Managing By way of Change? Staff Must Know the Context
We all know that change is part of business and isn’t going away any time soon. Yet that reality can be hard on employees, who are constantly bombarded with so much information of all kinds that they can’t digest it. That’s why it’s so important to place any big change in context to help employees adjust.
By context, we mean the “why,” or the background and reasoning behind a change that needs to take place. For instance, the context could be industry or financial concerns that put pressure on the business. Most recently, the pandemic and racial unrest presented new and obvious challenges, prompting significant changes or adjustments to the overall strategy and approach for many businesses.
As leaders, part of our role is to create a shared organizational context. That involves painting a clear picture of why any change matters and why a particular strategy or vision is being pursued for the good of the entire organization.
This is an important message that I emphasize in my new book, Heart First: Lasting Leader Lessons from a Year that Changed Everything. In it, I share three key tactics for helping employees navigate change:
Strategies for Navigating Change
- Think ahead and draw clear linkages between the initiative and the business imperative driving the change – be sure to explain the “what” as well as the “why.”
- Paint a picture of what the change means to employees and spend time thinking about how they might react to that change.
- Create your own calendar of communication events and milestones to ensure you keep people in the loop along the way.
It’s also important to remember that based on what’s happening in the moment, the organizational context you provide may need to continually fluctuate. This may feel like a simple concept, but it’s one of the biggest mistakes leaders make – they often forget to communicate the why behind any decision.
Resist a Common Trap
There are several key reasons that leaders forget to explain the context, but one of the big ones is falling in this trap: “They already know it.” It is human nature to think others have the same information leaders have, so we skip critical details that provide context. It’s like a story where you’re on Chapter 14, and your staff are on various beginning chapters. It’s natural to forget they haven’t been privy to the discussions that leadership has, and therefore we need to start communication with Chapter One. That context is critically important, even if some have heard it before. Thank about it as “Once Upon a Time” in headline form – set up the situation and show the big picture so everyone starts with the same base of knowledge.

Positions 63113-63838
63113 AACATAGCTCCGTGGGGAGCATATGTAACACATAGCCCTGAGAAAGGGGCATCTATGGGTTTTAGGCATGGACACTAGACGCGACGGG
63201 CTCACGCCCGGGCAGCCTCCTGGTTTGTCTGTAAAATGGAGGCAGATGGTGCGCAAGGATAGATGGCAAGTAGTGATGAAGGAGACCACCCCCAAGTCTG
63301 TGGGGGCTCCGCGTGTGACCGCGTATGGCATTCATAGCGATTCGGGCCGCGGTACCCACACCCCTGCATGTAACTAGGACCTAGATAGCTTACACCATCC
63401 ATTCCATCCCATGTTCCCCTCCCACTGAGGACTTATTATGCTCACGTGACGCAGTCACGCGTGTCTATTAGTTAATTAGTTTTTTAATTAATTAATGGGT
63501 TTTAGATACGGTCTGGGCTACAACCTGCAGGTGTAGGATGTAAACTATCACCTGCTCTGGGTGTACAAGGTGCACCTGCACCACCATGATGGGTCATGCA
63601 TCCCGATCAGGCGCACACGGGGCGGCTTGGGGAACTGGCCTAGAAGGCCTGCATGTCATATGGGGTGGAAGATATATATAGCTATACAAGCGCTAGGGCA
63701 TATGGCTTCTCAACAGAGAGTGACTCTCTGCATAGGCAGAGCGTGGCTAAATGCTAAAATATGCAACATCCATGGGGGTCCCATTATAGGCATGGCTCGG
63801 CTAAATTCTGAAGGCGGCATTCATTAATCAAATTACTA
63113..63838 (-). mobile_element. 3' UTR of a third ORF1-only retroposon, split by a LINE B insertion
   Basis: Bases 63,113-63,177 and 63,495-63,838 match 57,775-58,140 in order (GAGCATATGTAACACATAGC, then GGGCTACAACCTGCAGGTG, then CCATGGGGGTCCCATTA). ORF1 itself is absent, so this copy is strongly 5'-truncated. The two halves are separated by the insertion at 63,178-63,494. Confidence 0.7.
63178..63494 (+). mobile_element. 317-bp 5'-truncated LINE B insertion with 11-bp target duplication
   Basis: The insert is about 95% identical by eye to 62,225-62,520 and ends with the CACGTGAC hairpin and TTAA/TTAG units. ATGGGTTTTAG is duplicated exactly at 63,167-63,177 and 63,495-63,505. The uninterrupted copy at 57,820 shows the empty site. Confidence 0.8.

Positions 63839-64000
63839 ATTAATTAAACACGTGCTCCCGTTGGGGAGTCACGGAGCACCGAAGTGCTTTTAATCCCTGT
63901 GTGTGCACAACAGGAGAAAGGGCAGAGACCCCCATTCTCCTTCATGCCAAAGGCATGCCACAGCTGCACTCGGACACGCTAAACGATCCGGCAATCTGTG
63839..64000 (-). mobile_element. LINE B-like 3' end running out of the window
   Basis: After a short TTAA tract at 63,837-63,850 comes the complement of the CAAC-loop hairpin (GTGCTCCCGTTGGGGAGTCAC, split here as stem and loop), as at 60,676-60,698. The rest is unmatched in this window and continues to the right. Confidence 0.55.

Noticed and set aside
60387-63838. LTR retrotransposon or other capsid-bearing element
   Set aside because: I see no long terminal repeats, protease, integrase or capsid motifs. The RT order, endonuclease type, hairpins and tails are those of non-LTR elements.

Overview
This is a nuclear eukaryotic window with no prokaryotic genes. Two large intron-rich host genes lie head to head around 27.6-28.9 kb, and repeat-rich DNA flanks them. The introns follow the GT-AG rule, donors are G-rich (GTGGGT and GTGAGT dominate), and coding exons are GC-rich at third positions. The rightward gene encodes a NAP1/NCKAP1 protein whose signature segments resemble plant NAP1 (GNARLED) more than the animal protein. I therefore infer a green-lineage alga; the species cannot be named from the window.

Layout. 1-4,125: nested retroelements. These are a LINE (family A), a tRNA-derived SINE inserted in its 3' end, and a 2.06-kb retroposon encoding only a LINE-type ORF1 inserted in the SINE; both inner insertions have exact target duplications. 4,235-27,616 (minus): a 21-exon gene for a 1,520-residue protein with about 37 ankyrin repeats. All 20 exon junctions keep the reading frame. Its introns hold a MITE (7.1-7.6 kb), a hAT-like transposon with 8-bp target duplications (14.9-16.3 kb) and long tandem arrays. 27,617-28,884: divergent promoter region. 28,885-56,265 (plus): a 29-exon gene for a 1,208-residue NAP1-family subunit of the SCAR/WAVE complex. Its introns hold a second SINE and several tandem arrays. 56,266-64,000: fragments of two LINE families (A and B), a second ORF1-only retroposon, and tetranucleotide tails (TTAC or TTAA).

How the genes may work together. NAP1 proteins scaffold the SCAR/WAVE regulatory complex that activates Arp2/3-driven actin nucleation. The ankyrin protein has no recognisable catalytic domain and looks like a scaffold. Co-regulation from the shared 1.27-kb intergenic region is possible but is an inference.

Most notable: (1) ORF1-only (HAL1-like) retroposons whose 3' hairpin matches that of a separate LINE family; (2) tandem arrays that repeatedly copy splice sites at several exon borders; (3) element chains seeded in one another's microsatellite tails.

Remember the Relevance and “What’s in It for Me”
In setting the context for employees, it’s also important to answer one of the biggest questions on employees’ minds: What’s in it for me? Especially in a crisis situation, people have little patience for hearing about topics they don’t see as directly meaningful to them, things that may seem like distractions from getting their work done on deadline or under pressure. Serious times call for focus on serious issues. As a leader, you need to filter out what really doesn’t matter today and focus on what does. Taking that step as a leader is an exercise in putting things in context – the context of what’s most important for your business to succeed and grow.
As leaders and communicators, what creative approaches are you taking to ensure your teams understand the context and vision and are aligned on what to do?
“Heart First” is the leader and communicator playbook for moving from a period of crisis and change for business to become a successful, thriving and inspired organization. Click below to learn more about Heart First and order yours today: